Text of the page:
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unlimber1

[uhn-lim-ber]
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adjective
  1. not limber; inflexible; stiff.
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verb (used with or without object)
  1. limber1.
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Origin of unlimber1

(def 1) un-1 + limber1; (def 2) un-2 + limber1

unlimber2

[uhn-lim-ber]
verb (used with object)
  1. to detach (a gun) from its limber or prime mover.
  2. to make ready for use or action.
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verb (used without object)
  1. to prepare for action.
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noun
  1. the act of changing a gun from traveling to firing position.
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Origin of unlimber2

First recorded in 1795–1805; un-2 + limber2
Dictionary.com Unabridged Based on the Random House Unabridged Dictionary, © Random House, Inc. 2018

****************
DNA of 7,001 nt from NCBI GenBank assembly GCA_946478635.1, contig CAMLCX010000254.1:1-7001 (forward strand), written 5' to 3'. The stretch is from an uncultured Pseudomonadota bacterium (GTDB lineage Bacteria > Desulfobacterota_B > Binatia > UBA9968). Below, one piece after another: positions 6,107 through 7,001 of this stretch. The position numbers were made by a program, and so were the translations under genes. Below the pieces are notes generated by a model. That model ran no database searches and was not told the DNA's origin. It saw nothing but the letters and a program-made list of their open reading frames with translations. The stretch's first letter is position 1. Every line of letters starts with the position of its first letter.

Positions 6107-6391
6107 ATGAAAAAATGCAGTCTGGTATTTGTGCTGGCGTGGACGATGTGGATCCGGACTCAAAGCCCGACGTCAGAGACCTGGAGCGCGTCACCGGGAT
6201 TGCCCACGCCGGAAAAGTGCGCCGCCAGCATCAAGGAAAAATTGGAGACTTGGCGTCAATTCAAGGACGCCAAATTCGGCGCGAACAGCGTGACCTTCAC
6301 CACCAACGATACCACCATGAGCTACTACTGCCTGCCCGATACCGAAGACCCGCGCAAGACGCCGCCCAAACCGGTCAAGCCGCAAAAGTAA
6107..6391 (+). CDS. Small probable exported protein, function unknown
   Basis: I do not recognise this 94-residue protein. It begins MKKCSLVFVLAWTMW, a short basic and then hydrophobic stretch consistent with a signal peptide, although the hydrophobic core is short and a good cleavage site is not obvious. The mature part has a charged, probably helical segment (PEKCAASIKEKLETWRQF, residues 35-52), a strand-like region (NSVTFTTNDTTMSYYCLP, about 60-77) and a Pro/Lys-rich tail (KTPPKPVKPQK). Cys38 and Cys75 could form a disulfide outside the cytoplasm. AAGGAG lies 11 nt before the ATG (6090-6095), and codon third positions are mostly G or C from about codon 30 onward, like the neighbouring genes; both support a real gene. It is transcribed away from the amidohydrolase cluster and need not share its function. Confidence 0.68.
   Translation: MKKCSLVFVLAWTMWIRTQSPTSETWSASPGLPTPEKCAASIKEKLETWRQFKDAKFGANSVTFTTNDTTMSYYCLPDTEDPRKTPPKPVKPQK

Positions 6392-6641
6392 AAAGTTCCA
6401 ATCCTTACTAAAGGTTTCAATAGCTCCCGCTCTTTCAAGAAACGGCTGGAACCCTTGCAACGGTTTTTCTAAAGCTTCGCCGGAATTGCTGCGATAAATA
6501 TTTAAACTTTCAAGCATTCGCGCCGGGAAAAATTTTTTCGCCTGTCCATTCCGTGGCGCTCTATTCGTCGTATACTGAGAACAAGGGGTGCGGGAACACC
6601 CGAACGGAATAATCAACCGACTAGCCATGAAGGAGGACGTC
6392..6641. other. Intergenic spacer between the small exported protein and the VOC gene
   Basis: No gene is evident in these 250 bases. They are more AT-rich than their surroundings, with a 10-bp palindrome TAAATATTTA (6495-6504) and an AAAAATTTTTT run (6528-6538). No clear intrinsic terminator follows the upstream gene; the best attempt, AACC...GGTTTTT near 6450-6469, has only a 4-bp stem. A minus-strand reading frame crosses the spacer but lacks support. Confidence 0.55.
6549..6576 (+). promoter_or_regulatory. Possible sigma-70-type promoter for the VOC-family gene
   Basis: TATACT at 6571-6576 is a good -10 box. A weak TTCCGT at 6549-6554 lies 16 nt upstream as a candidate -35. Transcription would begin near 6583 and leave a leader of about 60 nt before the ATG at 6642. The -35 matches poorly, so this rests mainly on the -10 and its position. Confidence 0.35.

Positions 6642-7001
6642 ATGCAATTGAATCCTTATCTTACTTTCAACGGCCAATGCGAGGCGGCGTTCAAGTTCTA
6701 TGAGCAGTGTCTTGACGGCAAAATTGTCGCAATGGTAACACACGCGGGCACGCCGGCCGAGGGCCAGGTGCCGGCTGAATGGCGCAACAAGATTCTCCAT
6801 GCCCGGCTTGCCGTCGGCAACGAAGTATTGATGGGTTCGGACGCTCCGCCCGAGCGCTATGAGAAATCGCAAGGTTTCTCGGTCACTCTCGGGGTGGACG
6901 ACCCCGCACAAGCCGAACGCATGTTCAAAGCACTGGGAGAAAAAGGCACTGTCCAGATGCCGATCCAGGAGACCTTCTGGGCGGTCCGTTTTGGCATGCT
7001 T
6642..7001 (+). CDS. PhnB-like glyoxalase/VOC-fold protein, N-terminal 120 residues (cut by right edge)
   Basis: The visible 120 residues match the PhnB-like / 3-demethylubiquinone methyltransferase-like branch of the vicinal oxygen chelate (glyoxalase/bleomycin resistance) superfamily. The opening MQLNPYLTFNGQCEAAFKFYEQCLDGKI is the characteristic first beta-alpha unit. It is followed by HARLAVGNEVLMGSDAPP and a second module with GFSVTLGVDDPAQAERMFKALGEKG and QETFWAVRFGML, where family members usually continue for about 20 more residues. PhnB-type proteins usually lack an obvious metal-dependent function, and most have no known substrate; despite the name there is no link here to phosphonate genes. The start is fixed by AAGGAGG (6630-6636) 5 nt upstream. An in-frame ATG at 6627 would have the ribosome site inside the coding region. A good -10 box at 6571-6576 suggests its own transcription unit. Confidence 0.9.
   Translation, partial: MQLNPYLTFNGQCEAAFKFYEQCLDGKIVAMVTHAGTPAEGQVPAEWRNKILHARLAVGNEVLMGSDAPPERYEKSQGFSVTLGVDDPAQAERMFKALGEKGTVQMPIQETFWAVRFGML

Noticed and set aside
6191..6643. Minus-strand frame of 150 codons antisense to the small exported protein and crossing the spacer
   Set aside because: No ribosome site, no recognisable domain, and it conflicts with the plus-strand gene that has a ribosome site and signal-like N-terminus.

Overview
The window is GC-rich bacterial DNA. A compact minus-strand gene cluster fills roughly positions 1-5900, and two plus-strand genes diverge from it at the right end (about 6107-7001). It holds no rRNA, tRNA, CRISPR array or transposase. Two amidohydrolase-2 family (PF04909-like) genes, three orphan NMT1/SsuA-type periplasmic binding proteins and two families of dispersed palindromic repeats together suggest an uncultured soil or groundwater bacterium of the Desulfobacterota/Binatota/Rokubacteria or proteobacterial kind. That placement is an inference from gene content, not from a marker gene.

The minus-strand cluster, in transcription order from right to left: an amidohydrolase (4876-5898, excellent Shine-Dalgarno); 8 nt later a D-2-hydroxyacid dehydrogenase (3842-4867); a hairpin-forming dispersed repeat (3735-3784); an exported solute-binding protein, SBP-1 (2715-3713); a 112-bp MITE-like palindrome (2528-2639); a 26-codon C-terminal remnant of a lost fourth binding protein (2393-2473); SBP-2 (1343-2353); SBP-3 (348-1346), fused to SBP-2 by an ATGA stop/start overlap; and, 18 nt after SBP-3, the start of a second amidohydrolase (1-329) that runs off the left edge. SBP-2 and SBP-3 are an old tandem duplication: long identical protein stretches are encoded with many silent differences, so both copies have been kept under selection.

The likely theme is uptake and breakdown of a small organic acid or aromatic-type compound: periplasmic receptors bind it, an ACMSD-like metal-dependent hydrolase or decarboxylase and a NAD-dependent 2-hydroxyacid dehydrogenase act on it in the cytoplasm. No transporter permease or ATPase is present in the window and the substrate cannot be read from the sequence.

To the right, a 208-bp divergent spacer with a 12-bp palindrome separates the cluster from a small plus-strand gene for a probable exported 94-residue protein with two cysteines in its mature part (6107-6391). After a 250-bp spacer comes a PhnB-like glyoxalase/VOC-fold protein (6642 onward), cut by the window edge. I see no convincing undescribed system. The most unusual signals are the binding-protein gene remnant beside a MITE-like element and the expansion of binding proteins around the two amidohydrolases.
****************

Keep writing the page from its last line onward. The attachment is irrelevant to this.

Examples from the Web for unlimber

Historical Examples

  • Come now, little boy, unlimber your mind and let us know what it is.

    Dave Porter At Bear Camp

    Edward Stratemeyer

  • Take up Bach, if you must unlimber your fingers and your wits.

    Old Fogy

    James Huneker

  • We hastened to get into position and unlimber before they could get the range.

  • They were so crowded among the guns, that the gunners could not unlimber.

  • "Now we're for it," I said to myself, and gave the order to unlimber the guns.

    Bullets & Billets

    Bruce Bairnsfather


British Dictionary definitions for unlimber

unlimber

verb
  1. (tr) to disengage (a gun) from its limber
  2. to prepare (something) for use
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Collins English Dictionary - Complete & Unabridged 2012 Digital Edition © William Collins Sons & Co. Ltd. 1979, 1986 © HarperCollins Publishers 1998, 2000, 2003, 2005, 2006, 2007, 2009, 2012

Word Origin and History for unlimber

v.

1802, "to free (a gun) from its limber," usually for the purpose of bringing it into action, from un- (2) + limber (n.). Figurative sense is attested from 1864. Related: Unlimbered; unlimbering.

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Online Etymology Dictionary, © 2010 Douglas Harper